Fifty years after President Johnson’s campaign to battle poverty, the “American dream” of modest prosperity remains unfulfillable for every sixth American.
In his first State of the Union address, Lyndon B. Johnson made a bold announcement: “This administration today, here and now, declares unconditional war on poverty in America. It will not be a short or easy struggle, no single weapon or strategy will suffice, but we shall not rest until that war is won. The richest nation on earth can afford to win it. We cannot afford to lose it.”
Half a century and more than $22 trillion in welfare spending later, one must — staying in the martial metaphor of Johnson — declare a standstill in trench warfare. Since 1964, the poverty rate has sunk from more than 20 percent to, most recently, around 16 percent. In spite of all the hardships, anyone who is poor in the U.S. today enjoys a higher standard of living than he would have in past decades. And differently from 1964, there is at least minimal nationwide medical care for the poor, chronically ill and elderly, thanks to Johnson’s sociopolitical reforms. Robert Rector, a researcher for the conservative Heritage Foundation, writes in a contribution to The Wall Street Journal that the public hand of the federal government and the 50 states spends 16 times more on social services (adjusted for inflation). Around 1 million Americans currently receive one form or another of social services, from tax credits for childcare to public housing.
Little Upward Mobility
No one on the left end of the political spectrum, however, speaks of a total success in the fight to open the door to at least modest prosperity for every American. Poverty in the U.S. is — as in all industrial nations — a persistent problem that in many places is passed from generation to generation. And upward mobility is becoming more and more difficult. The demise of numerous industries in manufacturing since the fall of the iron curtain and the real globalization of the economy has robbed poorly trained workers of the chance to work their way up to the middle class at an assembly line in Detroit or a furnace in Pittsburgh. But instead of increasing expenditures for education to arm Americans for the challenges of a globalized world, primarily Republican politicians have drastically cut spending for education since the mid-1970s.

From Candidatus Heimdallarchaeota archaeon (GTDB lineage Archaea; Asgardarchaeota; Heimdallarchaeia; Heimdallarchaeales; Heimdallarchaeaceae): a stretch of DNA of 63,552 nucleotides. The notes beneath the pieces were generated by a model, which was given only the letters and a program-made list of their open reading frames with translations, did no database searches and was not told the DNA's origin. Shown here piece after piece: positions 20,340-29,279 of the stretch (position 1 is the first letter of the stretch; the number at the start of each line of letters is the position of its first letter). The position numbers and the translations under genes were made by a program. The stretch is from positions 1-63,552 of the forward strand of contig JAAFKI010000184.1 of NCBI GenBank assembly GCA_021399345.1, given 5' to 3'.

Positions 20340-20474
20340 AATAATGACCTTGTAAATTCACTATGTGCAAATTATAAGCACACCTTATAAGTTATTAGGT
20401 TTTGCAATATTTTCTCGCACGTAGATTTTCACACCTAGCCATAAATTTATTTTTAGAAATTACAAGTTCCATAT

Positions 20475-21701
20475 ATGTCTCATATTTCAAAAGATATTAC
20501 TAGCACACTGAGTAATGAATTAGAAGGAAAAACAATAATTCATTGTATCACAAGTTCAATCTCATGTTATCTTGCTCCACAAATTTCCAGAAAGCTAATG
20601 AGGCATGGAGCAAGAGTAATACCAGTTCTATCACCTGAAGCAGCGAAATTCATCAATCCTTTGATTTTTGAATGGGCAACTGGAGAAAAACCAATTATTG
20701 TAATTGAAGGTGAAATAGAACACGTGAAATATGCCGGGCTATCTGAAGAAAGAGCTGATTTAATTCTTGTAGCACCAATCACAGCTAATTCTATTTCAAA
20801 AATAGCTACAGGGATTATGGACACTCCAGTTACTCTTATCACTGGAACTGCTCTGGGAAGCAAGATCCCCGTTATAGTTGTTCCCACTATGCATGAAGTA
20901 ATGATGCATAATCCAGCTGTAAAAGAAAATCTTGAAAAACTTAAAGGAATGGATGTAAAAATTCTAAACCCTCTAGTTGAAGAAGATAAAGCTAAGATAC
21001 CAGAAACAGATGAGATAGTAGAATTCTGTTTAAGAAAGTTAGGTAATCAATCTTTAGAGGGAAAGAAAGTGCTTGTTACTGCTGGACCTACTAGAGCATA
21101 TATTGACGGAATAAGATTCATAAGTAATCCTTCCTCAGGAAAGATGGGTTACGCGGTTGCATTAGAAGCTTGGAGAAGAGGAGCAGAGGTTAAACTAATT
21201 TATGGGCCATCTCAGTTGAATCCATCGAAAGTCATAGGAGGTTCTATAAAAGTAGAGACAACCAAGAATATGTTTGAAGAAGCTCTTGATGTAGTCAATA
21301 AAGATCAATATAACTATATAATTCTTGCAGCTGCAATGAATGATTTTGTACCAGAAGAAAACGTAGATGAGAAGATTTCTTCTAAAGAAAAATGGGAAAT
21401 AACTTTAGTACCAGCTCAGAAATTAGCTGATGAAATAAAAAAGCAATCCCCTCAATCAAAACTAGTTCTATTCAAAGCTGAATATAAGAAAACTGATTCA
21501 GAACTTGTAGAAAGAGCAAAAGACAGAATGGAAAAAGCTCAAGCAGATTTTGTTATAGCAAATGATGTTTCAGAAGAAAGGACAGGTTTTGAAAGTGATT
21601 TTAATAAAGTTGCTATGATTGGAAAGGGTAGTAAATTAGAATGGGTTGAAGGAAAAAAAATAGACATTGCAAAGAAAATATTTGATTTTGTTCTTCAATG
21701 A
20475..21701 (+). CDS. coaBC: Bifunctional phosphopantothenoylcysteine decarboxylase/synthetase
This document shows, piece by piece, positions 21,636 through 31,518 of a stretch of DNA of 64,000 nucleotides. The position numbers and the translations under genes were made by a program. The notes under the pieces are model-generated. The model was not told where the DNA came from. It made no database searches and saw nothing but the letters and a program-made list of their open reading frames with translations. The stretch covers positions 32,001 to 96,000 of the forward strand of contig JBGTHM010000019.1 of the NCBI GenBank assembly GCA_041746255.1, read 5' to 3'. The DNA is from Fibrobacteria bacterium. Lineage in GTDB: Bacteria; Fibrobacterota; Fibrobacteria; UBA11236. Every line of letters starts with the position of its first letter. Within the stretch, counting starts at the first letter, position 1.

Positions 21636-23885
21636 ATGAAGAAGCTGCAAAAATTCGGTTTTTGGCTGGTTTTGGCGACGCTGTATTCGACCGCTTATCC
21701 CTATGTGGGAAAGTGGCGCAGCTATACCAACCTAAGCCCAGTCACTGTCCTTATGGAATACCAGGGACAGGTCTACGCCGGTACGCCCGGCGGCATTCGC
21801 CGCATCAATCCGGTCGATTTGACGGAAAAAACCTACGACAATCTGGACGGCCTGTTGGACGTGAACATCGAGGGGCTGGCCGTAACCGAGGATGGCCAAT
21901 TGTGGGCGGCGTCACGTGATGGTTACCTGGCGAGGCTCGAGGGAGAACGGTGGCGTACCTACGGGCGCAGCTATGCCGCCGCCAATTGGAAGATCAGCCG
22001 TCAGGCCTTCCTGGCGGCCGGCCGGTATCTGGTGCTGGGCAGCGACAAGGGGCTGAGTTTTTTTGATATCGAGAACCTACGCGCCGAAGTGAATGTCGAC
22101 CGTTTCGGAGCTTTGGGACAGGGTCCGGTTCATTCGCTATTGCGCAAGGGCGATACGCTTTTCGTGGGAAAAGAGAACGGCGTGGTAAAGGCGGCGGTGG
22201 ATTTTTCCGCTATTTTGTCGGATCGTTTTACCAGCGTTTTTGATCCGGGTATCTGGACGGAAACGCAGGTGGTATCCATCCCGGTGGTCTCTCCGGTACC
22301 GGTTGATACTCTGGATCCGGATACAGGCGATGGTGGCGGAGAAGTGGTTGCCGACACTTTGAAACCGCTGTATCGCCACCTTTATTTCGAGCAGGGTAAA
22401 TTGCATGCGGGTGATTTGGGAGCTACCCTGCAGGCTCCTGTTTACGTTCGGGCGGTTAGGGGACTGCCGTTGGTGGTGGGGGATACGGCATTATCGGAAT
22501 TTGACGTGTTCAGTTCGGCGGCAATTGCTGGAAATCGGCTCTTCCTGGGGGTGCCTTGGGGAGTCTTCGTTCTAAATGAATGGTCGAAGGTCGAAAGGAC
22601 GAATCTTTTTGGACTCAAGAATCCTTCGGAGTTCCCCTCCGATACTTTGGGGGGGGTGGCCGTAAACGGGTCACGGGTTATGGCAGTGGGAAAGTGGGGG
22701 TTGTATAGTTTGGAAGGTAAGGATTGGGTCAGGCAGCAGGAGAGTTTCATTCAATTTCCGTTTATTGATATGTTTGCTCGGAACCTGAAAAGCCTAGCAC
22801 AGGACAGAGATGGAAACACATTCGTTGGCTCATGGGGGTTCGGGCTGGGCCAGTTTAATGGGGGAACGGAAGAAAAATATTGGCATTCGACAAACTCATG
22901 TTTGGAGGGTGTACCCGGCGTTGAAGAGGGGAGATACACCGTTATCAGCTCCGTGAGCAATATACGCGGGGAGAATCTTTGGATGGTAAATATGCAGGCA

Insidious Tax System
The “American dream” was always a cliché. Now it is practically unfulfillable for the poor. This is also due to the pitfalls of the American tax system. Cities and communities here are especially heavily dependent on income from property taxes. These are, however, different from those in Austria, for example, which are measured by current market value. If it drops in the course of a recession because the demand for real estate declines, the available budget resources shrink immediately in those communities that would need to invest heavily in schools, childcare and the training of the unemployed.
In addition, the most recent recession robbed millions of middle-class Americans of their jobs. To be sure, the unemployment rate is once again approaching the figure from before 2008 — but the employment rate is at the lowest level since the end of the ‘70s, and many of the new jobs are very poorly paid. It is inconceivable that America’s poverty rate will soon sink to the historic low point of just over 10 percent; that was last achieved in the boom years of the ‘90s.